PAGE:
Trustee Blog: Paula Stern on Importance of More Careers in Computer Science
March was yet another month of lackluster growth, with the unemployment rate unchanged at 6.7%. (America lacks a quick, comprehensive way to measure the losses of “underemployment.”) Americans not working at full potential and seeking a career change should look no further than computer science. The demand in this field is so strong that computer science majors earned, on average, the second highest starting salaries in 2012: an impressive $59,200. Only beginning engineers were compensated more, at $62,700.
Think about your daily interactions with computers. This morning, your phone’s software awoke you at the time and to the tune of your choice. You proceeded to the subway, entering only after the gate verified the coding embedded in your pass. Once settled at work or school, you began directing endless tasks of your computer, which the operating system performed flawlessly – including the click that opened this very article.
As you can tell, computer science – which entails having computers solve problems – touches on nearly everything we do in this day and age. In fact, there isn’t a job out there that could be done better without some knowledge of computer science. The financial industry is often referred to as the portion of the IT sector that deals with money. And what politician wouldn’t navigate some policy debates better with an understanding of how software works? Retail, healthcare, research, cybersecurity, the insurance industry – they all are built on computer science.
Boosting participation in computer science will mean introducing students to it in our K-12 schools in engaging ways that better sparks their interest. A survey revealed that 57% of college students pursuing a STEM major say that a teacher or class cultivated their interest before college. That requires a stronger emphasis on seeing and experiencing the extraordinary real-world applications of computer science, from high-tech clothing to medical technology. And just as important, demonstrating its real-world applications must be tailored to their tastes. A class for elementary students may show how a video game is programmed or use hands-on activities to introduce computing concepts with no hardware at all. Even learning about flow charts supports computer science, because they really are “if-then” statements, right? At the high school level, spurring interest might entail giving students the knowledge and skills they need to create an app for a smart phone. Or teaching them how to manipulate large data sets. (Who isn’t curious or worried about “big data” these days?)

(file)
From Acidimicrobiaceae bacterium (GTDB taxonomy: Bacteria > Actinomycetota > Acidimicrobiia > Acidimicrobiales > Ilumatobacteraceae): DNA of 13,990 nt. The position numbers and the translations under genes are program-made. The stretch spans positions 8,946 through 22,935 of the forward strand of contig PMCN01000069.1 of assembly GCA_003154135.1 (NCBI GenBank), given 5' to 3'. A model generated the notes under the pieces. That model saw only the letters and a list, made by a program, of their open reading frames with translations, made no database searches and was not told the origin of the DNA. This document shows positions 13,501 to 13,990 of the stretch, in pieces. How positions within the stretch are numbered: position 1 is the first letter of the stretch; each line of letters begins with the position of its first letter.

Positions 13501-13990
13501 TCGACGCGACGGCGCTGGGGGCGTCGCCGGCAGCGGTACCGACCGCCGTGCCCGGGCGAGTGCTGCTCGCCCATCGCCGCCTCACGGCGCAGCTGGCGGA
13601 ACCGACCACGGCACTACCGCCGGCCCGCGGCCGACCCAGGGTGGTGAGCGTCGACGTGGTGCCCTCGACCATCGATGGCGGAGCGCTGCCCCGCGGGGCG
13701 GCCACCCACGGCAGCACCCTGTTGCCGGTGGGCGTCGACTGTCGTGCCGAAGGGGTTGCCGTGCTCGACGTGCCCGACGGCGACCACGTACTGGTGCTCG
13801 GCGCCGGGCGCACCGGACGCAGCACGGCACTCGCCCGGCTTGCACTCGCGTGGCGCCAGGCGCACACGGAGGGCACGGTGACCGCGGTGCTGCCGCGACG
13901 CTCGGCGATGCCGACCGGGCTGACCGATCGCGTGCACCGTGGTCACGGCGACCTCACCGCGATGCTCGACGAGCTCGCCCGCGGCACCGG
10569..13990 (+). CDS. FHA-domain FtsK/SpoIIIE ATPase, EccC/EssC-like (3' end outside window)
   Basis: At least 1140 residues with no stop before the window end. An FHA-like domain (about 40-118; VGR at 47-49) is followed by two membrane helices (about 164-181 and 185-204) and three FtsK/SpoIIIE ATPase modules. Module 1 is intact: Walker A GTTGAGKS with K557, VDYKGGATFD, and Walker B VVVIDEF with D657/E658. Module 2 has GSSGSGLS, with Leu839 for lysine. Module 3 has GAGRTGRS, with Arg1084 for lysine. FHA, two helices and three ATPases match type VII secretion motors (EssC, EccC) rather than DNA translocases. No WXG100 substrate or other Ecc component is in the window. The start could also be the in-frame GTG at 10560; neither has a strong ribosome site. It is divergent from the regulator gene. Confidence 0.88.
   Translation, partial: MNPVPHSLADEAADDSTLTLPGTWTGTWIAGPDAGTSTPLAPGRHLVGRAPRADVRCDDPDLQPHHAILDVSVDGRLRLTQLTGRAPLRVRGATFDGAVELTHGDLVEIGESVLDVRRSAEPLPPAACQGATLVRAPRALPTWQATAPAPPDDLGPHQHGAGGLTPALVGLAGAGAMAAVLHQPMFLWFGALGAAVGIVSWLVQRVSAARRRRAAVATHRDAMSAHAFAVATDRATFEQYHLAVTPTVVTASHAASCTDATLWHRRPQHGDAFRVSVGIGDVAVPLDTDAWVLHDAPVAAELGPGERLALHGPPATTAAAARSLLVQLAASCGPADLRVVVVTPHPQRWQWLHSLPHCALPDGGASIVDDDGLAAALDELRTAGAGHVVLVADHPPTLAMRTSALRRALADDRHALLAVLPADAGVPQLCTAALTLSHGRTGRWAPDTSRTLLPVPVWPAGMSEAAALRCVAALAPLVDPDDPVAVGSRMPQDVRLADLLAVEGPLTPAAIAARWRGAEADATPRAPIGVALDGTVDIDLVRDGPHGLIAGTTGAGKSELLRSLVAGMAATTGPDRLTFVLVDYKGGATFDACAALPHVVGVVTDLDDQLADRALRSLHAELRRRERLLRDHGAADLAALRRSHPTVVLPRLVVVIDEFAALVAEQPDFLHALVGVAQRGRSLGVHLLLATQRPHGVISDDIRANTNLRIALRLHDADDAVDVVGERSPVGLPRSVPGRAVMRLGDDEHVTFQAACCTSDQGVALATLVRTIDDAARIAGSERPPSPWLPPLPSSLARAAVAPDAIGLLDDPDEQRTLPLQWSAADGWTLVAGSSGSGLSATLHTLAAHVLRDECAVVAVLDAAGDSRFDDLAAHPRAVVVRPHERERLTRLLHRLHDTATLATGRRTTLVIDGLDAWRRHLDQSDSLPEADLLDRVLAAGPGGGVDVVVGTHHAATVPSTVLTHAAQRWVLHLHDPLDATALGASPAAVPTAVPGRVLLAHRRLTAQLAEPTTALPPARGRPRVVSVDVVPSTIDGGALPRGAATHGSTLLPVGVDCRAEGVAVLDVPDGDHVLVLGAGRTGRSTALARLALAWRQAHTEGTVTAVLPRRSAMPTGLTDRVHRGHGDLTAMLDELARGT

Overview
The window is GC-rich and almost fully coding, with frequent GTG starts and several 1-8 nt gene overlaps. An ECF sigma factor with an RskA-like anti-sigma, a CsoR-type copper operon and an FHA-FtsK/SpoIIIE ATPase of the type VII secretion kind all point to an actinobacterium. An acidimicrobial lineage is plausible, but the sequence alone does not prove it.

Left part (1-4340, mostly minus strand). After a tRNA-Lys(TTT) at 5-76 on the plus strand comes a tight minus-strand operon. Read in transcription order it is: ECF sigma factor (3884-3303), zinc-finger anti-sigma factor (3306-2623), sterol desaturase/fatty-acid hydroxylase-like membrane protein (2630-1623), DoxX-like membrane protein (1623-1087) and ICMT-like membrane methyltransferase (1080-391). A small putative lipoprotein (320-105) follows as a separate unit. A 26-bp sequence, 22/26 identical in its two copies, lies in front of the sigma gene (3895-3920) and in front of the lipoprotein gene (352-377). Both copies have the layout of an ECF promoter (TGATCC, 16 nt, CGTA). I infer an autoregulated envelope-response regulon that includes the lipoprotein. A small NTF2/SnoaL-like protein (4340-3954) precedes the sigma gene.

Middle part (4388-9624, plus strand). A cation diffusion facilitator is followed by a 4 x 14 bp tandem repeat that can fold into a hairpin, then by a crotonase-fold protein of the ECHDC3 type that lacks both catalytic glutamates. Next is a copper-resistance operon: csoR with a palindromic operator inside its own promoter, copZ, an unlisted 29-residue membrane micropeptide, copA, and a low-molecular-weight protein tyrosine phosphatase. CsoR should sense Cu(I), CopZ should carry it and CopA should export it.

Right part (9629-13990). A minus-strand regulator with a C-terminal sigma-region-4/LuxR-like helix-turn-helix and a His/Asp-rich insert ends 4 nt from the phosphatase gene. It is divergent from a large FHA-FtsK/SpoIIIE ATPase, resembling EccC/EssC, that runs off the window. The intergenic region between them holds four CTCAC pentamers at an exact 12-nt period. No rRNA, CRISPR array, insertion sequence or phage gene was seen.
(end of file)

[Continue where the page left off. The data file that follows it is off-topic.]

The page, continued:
Also, anyone who knows me knows that I have a keen interest in getting more girls and women into these fields. Women in the United States are equally avid users of technology, but they are significantly underrepresented in its creation. Women make eighty-five percent of all consumer purchases in the United States, even though women earn less than men (1). The National Center for Women & Information Technology – a change leader network that I am proud to work with – is trying to reverse this troubling situation. Women's lack of participation in this important and growing area has serious consequences, not only for them but for the future of technical innovation. According to research compiled by NCWIT, companies that embrace a more diverse workforce enjoy a return on investment by adopting a more inclusive hiring culture. Teams made up of men and women are more open to experimentation and knowledge sharing, perform tasks more effectively, and often outperform less diverse teams (2).
Popularizing computer science among all students also requires a change in policy. This interactive map of the U.S. dramatizes the short supply of graduates with computing and information technology skills compared to the unfilled demand for skilled workers in today's US economy. Currently, federal education programs – and the funding that’s tied to them – discourage or exclude computer science from the primary set of K-12 subjects. The Computer Science Education Act (HR 2536/S 1407), a bipartisan bill introduced in the House and Senate, is a significant first step in the right direction, as it would permit federal funds to be used by states and school districts to teach computer science.
The potential for computer science careers in the U.S. is extraordinary. Fulfilling that potential will mean changes in both the classroom and education policy. The U.S. cannot attract more young people to computing if America’s K-12 educational system fails to teach computing.
1 Brigid Schulte, “Major national companies try ‘sponsorship’ as new hammer to break glass ceiling,” Washington Post, November 14, 2013.
2 31 http://www.ncwit.org/sites/default/filas/resources/ncwit_thefacts_rev2010.pdf
Paula Stern, Ph.D., is Chairwoman of The Stern Group, Inc. in Washington, D.C. Dr. Stern has served on seventeen different public corporate boards over the course of her career. She has been a member of the Committee for Economic Development since 1999.
Trustee blogs are the views of an individual trustee and not the official policy of CED.